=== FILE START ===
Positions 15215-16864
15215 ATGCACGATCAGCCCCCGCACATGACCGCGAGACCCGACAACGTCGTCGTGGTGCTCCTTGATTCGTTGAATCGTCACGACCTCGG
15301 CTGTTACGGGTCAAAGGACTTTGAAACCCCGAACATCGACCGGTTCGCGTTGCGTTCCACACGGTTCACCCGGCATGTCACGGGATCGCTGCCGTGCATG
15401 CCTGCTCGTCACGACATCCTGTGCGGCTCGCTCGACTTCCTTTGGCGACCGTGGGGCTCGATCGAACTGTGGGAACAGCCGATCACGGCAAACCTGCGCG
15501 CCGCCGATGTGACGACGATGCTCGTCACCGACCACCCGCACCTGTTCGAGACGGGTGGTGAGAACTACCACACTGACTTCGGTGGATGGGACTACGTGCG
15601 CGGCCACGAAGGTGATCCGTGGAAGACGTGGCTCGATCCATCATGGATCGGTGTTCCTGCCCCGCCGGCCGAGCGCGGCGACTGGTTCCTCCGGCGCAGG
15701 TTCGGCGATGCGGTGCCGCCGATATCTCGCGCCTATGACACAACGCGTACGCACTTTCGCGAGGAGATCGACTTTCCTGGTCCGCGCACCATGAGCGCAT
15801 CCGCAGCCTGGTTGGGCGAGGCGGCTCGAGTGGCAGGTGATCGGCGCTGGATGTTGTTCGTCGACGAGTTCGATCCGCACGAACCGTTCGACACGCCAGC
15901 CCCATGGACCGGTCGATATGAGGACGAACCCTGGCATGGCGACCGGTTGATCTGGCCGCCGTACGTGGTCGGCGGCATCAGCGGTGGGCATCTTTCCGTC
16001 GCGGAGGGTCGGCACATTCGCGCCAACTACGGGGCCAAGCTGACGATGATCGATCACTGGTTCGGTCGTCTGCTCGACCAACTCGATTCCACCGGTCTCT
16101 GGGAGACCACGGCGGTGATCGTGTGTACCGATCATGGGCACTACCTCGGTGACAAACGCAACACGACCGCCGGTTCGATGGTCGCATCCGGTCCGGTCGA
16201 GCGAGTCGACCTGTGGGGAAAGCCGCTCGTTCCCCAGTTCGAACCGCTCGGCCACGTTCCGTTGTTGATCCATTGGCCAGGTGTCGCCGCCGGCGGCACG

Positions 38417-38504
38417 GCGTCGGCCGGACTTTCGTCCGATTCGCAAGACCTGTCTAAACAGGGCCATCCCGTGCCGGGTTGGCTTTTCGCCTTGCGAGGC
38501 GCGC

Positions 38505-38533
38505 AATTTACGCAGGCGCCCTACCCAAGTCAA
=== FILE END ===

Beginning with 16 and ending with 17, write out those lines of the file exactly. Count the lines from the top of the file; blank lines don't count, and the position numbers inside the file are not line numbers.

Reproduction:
Positions 38505-38533
38505 AATTTACGCAGGCGCCCTACCCAAGTCAA